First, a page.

Resin acids of Progres® do not accumulate in edible parts of broiler chicken nor in milk of dairy cows

Dr. Hannele Kettunen, R&D Manager

Consumer safety is of outmost importance to all players of the food chain, Hankkija FFI included. Novel feed materials must not only be beneficial to the farm animals, but they also need to be absolutely safe to the consumers of animal products. Hankkija FFI’s Progres® is the only feed ingredient containing resin acids of coniferous trees, so we are responsible for guaranteeing the safety of the product both for farm animals and for human consumers.

To begin with, it is fair to note that although new in the nutrition of domestic animals, resin acids are consumed by some of the most important wild game animals of the northern hemisphere. Resin acids originate from rosin, which is the natural protection mechanisms of coniferous trees against pathogenic microbes or parasites. Resin acids are found both in the trunk and needles of coniferous trees, and thus consumed in the nature by moose, hare, capercaillie, which feed on needles and young branches of pine and spruce, and which have been hunted by humans since ancient times. In Progres®, resin acids are in the same chemical form as in the trees, so the likelihood of seeing problems with Progres® was very low. But better safe than sorry!

According to our new research, resin acids do not accumulate to edible parts of broiler chicken, nor in the milk of dairy cows.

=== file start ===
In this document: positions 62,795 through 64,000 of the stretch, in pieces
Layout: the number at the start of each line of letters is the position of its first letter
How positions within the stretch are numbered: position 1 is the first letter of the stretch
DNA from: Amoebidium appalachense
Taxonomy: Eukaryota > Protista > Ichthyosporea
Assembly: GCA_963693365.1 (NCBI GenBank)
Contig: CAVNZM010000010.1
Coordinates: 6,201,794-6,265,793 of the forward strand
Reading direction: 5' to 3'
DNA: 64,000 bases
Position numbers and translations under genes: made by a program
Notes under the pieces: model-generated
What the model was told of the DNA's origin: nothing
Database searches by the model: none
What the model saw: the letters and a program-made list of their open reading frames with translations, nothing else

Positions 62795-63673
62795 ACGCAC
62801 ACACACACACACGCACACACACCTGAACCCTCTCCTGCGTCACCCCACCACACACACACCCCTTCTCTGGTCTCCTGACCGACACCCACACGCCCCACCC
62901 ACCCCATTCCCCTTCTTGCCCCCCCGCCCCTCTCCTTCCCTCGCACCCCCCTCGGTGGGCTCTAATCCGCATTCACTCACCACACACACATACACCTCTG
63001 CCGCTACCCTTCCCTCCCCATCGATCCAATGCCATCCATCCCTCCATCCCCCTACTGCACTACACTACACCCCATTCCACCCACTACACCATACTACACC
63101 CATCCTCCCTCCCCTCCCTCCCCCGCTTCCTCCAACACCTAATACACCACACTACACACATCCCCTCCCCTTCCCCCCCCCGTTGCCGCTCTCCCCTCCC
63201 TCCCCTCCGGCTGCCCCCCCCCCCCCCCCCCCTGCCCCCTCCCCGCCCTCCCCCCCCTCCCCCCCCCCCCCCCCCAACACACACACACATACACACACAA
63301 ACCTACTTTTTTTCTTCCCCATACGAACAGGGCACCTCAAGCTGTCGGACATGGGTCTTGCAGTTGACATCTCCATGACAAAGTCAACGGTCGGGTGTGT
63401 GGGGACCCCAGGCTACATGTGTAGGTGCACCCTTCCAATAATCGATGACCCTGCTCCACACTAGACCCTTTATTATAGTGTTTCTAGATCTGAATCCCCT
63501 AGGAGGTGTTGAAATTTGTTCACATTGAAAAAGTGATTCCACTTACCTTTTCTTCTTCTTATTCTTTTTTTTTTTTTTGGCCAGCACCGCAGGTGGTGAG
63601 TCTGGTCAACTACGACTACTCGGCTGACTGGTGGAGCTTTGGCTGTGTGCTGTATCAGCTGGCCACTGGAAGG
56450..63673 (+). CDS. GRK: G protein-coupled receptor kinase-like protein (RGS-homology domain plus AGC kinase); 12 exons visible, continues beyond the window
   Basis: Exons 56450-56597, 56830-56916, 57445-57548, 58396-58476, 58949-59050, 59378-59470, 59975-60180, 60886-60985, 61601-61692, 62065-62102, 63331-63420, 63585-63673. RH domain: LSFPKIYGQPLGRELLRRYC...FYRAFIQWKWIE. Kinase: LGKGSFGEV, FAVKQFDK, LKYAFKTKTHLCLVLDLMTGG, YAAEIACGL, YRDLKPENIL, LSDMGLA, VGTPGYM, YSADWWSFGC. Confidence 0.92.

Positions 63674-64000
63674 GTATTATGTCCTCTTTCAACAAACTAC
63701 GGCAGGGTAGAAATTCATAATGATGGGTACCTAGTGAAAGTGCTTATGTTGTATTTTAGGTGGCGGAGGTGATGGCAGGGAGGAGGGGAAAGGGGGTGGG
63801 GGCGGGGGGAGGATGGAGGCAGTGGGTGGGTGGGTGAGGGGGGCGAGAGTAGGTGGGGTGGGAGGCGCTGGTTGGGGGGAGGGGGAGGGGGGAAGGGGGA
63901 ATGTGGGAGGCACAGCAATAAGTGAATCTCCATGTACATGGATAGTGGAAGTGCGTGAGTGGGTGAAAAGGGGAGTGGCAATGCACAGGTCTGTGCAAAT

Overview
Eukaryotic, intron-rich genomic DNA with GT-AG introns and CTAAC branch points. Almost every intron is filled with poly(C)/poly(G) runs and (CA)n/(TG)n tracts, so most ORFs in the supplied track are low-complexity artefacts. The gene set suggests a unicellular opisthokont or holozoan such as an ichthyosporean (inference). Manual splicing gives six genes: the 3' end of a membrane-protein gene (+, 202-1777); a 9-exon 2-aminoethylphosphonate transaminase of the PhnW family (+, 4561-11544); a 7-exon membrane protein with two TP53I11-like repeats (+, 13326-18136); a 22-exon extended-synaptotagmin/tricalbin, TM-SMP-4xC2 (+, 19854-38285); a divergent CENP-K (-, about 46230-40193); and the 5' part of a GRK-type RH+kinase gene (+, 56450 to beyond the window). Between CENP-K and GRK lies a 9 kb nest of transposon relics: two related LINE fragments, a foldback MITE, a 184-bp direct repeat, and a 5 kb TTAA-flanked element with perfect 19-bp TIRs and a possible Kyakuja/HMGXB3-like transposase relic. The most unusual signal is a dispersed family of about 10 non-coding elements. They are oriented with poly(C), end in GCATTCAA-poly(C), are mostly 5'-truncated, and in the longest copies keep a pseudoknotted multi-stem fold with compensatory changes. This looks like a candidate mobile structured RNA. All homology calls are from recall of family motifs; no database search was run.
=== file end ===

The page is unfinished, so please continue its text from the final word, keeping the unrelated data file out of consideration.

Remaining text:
The study with broiler chickens was conducted by Alimetrics Ltd, Finland, and recently accepted for publication in Frontiers of Veterinary Sciences (Apajalahti et al., 2020). In the experiment, commercial-type wheat-soy diets were either fed as such (control treatment) or amended with Progres® at 750 and 3000 g/t. The diets were fed to Ross 308 broiler chickens from the day of hatch to the age of five weeks. Each treatment was replicated 11 times. On the final day of the study, samples were collected from jejunal tissue, breast muscle, abdominal fat, blood, liver, bile and digesta along the intestinal tract. 

The study showed that although 75% of the resin acids became absorbed from the intestine of broiler chicken, most of it was recycled to the intestine via liver and bile, and voided via feces. Some may have become mineralized or metabolized by intestinal microbes or host tissues.  

No resin acids were detected in the adipose tissue, and the levels in breast muscle and liver remained very low. A serving of broiler dish prepared from a broiler fed with Progres® at 3000 g/ton (a four-fold dose!) would contain a maximum of 100 µg of resin acids. That is one-thousandth of the dose shown to be harmless in rodents. This means that resin acids in broiler products pose no safety concerns to human consumers.

The Progres trial with dairy cows was conducted in collaboration with Natural Resources Institute Finland. In the experiment, 12 cows received Progres® 7 grams/head/day from three weeks prepartum to 10 weeks postpartum, and equally many cows ate the same diet without Progres®. Milk samples were drawn from cows at 3 and 6 weeks postpartum for resin acid analysis and for sensory analysis. The concentration of resin acids remained below the detection limit of 20  µg/kg in all samples. The sensory analysis revealed no differences between the treatments either. As in the broiler chicken diet, resin acids were found in faecal samples of cows. The trial results, including the resin acid concentration in milk samples, will be published in a scientific journal. 


In conclusion, resin acids of Progres® do not end into the animal based products, and thus pose no safety concerns to human consumers of animal products. 



Apajalahti J., Vienola K., Raatikainen, K., Kettunen, H., Vuorenmaa, J. 2020. Distribution, metabolism, and recovery of resin acids in the intestine and tissues of broiler chickens in a feeding trial with tall oil fatty acid-supplemented diet. Front. Vet. Sci. (accepted)  doi: 10.3389/fvets.2020.00437